# [music-dsp] stereo-wide pan law?

Jerry lanceboyle at qwest.net
Mon Feb 20 23:26:21 EST 2012

```On Feb 11, 2012, at 1:00 AM, Ross Bencina wrote:

>
>
> On 11/02/2012 2:27 PM, Jerry wrote:
>> Glad to help. With your set-up, if you try to put a loud low frequency signal well outside the loudspeaker array, you will notice that your speakers and/or amplifiers will have melted. To the extent that sin(theta_A) = theta_A (small-angle approximation), for every halving that you reduce the loudspeaker spacing, there is a doubling of low frequency amplitude requirements for images at 90 degrees. There is a cure for this--let me know if this situation bites you. (Also, for every halving of loudspeaker angle, there is an octave added to the frequency range over which the widening works.)
>
> Hi Jerry,
>
> I'm not sure I follow you here.
>
> I'm not using ITD, only amplitude (a sum of in-phase and 180-degree phase signals). I don't see how this can impact the frequency response. Can you give me a clue?
>
> Thanks
>
> Ross.

Sure I can give you a clue. (And sorry for the retarded response. ;-)

Here's an answer for your ITD question, although it doesn't seem related to the problem at hand.

You _are_ using ITD (Interaural Time Difference). Don't confuse loudspeaker time difference with ITD. Any sound which seems to be at any angle but 0 or 180 degrees has a non-zero ITD and you've just told me that Bauer is working, so therefore....

Let's constrain our thinking to low frequencies, where the interaural spacing is much less than a wavelength. (The ear spacing is equal to a wavelength at approximately 1 KHz.) With this assumption, we can ignore the head as such and consider only the ear locations as points. If the acoustical spacing of the ears is D and we use the same notation as we used for Bauer's Law of Sines (which has been deleted at this point), then with c the speed of sound, the ITD, using the left ear as the phase reference, is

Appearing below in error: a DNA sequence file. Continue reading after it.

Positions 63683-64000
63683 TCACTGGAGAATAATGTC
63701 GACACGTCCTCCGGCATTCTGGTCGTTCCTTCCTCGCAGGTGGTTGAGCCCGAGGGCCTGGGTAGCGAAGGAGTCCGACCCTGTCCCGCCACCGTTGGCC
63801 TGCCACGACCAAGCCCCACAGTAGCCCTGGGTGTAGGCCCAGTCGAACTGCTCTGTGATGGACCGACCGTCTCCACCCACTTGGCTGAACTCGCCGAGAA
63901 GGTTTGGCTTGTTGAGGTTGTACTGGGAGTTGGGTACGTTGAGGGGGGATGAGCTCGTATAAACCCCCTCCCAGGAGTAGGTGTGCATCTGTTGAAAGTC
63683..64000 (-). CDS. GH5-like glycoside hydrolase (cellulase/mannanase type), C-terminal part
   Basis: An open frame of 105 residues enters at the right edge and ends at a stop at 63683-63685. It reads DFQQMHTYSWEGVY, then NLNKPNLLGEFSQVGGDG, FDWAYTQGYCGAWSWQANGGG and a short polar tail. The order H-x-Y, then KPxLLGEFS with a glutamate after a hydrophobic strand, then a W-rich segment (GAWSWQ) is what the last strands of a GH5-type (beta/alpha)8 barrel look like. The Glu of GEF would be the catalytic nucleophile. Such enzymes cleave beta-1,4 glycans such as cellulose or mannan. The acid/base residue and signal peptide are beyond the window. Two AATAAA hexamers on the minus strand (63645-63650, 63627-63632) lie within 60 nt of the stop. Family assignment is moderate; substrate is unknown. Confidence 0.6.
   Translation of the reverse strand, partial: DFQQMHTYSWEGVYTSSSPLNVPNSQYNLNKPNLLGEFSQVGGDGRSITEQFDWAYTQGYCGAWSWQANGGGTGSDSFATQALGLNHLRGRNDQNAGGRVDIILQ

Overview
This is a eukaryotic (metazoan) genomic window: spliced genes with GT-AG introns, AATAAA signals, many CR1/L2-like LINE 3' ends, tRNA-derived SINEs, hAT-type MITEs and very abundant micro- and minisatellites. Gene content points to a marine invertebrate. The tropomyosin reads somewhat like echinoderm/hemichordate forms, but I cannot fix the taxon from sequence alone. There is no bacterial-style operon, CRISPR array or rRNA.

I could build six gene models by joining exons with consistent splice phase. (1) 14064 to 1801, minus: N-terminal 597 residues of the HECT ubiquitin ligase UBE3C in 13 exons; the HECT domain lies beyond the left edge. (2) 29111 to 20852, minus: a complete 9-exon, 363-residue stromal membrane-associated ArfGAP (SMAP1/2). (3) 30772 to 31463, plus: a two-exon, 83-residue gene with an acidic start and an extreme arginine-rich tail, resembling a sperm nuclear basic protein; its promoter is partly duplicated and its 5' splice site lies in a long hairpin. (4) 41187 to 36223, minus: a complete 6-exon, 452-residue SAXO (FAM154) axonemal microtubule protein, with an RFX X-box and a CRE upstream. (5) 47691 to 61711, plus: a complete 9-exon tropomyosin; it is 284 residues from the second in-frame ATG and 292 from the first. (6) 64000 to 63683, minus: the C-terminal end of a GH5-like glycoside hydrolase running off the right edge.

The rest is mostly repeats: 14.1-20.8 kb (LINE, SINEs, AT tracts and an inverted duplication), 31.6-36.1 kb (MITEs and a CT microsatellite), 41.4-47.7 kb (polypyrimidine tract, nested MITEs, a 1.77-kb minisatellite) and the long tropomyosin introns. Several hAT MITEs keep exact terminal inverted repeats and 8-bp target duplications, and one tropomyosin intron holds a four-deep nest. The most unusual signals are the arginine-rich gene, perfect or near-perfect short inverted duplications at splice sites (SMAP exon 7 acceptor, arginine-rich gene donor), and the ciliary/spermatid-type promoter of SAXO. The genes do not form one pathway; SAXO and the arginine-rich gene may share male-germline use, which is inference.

(S_l - S_r)   D * sin(theta_A)
ITD = ----------- * ----------------
(S_l + S_r)          c

I just derived this from scratch (I'm sure its been published somewhere). I don't think I've made a mistake because it is easy to show that when using the Bauer relation the ITD is the same as for a real sound emanating from theta_I.

But I'm not sure why you ask about ITD. Your better question is about frequency response. For the moment, retain the low frequency scenario. Then the sound from one speaker will be delayed relative to the other speaker causing a severe comb filter as a function of frequency. This happens at both ears. If we look at what happens at higher frequencies (and with an actual head in place), the frequency dependence is all over the place, varying by easily 15-20 dB depending on the setting of your pan pot, relative to a real sound source at the angle that you have panned to. Amplitude panners fall apart in this respect above about 600 Hz. To fix this problem, one must use HRTF-based panners. Alternately, I am told that mixing people sometimes dial in an ad hoc EQ which can ameliorate the problem.

However, this still doesn't (quite) get to what I think you want to ask about, which is why the increased amplitude requirements when panning a low frequency sound far to the side. Consider that the speakers are acoustically close together, as they are at low frequencies. To make the phantom image far to the side, you are instructing the woofer cones to move in opposite directions at all times. (Look at the panning law.) Sources operating in these conditions are nearly cancelling each other out, with first one cone pushing air out while at the same time the other is sucking it in. Only a little bit of the sound actually radiates outwards. This is all in a valiant effort to make the air in the vicinity of your head wiggle left-and-right. The closer the speakers, the more cancellation. Looked at this way, it all makes sense, doesn't it?

HTH,
Jerry
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